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Federal Flood help denied, City offers loans

Millions of dollars in damage from the 2014 Floods is not enough to get state and federal aid. The City of La Quinta’s request for emergency funds after the September flash flood got denied, now business and home owners are left with few options to rebuild.

These emergency funds would have given flood victims in La Quinta, Indian Wells and Thousand Palms low interest loans to help cover the costs of rebuilding. Now without it, homeowners we talked to don’t know where to turn next

“It just built up so quickly that the water went up to the level of our mail boxes,” said flood victim Diane Scurlock.

Three inches of rain in one hour overwhelmed La Quinta’s drainage system.

“With in that short period of time, I had about four to five inches in the house,” said Scurlock. “It complete ruined all my floors I had to rip it all out.”

Scurlock just moved back into her home two days ago and with no flood insurance she paid the repair bill on her own.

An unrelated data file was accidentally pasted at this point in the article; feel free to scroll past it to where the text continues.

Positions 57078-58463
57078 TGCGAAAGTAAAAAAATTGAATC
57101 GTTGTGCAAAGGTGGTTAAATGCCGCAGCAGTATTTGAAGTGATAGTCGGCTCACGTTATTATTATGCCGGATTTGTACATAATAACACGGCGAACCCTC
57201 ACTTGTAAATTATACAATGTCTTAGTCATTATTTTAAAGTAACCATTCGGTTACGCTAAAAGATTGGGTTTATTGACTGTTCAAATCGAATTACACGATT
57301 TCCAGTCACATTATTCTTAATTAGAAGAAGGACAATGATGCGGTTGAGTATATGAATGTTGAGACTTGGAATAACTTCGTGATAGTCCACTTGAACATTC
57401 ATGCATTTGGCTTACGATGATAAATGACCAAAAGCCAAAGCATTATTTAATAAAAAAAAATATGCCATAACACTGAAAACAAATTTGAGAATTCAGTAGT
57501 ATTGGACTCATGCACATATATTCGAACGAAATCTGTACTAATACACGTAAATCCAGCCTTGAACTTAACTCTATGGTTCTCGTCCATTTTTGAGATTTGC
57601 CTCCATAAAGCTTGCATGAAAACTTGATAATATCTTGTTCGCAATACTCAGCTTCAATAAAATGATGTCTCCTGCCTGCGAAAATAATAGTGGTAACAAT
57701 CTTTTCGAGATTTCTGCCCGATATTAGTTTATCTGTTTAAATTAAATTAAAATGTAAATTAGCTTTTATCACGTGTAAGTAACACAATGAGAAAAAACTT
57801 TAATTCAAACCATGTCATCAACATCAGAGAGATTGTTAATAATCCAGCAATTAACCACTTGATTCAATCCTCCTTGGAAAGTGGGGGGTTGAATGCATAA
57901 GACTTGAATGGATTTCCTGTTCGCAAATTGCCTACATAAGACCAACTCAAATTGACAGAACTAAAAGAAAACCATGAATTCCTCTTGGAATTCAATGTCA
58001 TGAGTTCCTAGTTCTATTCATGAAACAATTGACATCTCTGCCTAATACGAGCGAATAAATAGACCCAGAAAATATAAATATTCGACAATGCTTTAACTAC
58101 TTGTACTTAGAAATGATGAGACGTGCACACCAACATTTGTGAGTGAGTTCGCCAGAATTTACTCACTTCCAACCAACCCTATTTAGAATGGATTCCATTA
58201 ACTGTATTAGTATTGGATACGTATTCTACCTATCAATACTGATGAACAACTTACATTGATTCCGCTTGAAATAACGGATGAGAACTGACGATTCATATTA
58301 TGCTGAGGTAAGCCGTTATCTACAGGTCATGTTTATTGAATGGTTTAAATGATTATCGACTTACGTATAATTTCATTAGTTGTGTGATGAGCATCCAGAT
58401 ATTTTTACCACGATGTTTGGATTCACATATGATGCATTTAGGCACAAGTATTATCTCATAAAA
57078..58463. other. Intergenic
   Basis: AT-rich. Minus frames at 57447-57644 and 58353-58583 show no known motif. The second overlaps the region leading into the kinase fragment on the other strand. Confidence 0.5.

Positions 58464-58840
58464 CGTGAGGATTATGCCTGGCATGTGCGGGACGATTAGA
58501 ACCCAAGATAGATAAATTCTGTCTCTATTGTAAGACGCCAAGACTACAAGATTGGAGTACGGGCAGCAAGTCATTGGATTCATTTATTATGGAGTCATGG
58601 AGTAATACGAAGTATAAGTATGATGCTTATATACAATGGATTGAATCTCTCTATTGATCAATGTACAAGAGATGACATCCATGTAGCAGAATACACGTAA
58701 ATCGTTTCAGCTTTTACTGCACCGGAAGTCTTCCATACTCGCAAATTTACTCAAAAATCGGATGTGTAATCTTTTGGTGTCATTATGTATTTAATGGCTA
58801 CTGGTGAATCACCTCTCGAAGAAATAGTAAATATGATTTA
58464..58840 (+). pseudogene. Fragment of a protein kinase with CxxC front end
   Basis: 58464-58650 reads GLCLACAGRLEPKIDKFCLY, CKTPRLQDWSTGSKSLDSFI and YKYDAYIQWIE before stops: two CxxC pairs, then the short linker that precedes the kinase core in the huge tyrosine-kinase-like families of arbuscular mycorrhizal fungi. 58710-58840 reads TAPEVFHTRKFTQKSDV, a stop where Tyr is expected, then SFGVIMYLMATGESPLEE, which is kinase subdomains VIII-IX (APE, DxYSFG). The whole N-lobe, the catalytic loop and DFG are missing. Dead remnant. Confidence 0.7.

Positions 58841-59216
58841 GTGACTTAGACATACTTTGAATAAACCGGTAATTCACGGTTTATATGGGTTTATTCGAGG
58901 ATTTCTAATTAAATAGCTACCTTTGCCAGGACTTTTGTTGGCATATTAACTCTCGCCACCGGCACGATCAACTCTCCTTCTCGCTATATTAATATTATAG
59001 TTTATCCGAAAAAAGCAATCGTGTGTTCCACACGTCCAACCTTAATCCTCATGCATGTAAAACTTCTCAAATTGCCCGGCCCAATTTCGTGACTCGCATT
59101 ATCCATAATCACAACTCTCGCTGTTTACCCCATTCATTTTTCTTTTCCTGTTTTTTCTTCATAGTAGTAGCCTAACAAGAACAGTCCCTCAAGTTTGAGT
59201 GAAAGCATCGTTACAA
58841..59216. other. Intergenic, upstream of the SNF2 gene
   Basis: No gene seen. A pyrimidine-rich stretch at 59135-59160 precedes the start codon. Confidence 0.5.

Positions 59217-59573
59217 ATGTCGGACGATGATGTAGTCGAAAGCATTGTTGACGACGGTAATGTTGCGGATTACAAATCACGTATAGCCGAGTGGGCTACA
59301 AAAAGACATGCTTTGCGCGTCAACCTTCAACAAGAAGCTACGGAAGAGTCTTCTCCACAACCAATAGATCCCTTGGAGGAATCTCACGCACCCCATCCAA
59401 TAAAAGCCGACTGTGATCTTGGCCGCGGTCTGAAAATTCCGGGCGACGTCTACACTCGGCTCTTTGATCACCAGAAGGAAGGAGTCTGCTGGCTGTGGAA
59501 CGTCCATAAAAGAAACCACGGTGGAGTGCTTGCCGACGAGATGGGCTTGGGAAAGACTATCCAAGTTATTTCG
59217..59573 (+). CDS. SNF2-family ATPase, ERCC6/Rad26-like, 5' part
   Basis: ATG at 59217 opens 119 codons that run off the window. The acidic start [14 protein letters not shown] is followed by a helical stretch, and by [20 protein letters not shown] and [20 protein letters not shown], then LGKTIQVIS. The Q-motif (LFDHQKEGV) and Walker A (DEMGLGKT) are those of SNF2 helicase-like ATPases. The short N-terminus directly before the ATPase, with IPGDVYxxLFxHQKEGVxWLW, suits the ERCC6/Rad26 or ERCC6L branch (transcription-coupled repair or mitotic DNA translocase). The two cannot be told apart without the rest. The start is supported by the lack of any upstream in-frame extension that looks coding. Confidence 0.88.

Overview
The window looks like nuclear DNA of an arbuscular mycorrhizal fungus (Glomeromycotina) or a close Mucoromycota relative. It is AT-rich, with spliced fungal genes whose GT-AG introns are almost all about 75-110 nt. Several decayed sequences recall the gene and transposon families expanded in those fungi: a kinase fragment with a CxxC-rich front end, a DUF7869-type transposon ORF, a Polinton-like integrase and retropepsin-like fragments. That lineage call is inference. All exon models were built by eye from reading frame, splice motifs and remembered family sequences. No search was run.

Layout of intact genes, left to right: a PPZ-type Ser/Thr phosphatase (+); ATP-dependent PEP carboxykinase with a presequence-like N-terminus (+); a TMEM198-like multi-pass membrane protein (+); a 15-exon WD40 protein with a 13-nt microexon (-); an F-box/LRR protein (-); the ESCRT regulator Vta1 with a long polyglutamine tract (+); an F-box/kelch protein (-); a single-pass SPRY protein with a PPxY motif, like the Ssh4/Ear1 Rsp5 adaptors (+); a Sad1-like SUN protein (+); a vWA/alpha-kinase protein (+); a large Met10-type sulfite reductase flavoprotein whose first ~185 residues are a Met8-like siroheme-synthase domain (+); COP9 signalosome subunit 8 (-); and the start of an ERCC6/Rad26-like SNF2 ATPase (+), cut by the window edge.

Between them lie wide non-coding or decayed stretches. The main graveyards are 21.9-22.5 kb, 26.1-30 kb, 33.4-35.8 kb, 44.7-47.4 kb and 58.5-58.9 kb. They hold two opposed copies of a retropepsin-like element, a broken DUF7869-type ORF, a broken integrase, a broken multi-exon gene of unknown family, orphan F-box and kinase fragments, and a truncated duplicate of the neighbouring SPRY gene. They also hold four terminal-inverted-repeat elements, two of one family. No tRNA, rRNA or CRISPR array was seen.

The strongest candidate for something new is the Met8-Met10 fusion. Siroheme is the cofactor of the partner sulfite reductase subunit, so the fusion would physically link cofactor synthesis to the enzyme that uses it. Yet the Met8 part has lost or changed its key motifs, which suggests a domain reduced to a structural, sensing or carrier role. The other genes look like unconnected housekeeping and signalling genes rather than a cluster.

“My husband had passed away, I had paid all of his medical bills and I had $20,000 in my savings, I have $1,000 in my savings today. it’s not going to be enough to finish it,” said Scurlock.

“It frustrating, you are taking a lot of money you have saved and earning and now having to pump it back into my house because the city was negligent as far as maintaining their pipes and drainage systems and flooded our homes and this wasn’t the first time,” said flood victim Steven Gardner.

“Somebody needs to do something about it, the city needs to step up and take care of it’s people,” said Scurlock.

La Qunita’s City Manager Frank Spevacek says any system would have failed under the historic storm and to overhaul it would cost upwards of $20 million.

“Our challenge is that we incurred about $3.5 million to our facilities and in the post redevelopment world where the state took $42 million from our reserves, we don’t have the money we once did as a community to be able to provide the assistance we may have, two or five years ago,” said Spevacek.

Instead the City will work with with the Coachella Valley Association of Governments to provide flood victims with local low interest loans through the Ygrene program.

“What that provides is low cost financing that is paid through your property tax bill for improvements to your home,” said Spevacek.

Right now $25 million is available for funding assistance for local residents. For information on how to apply click here.

KESQ News Team


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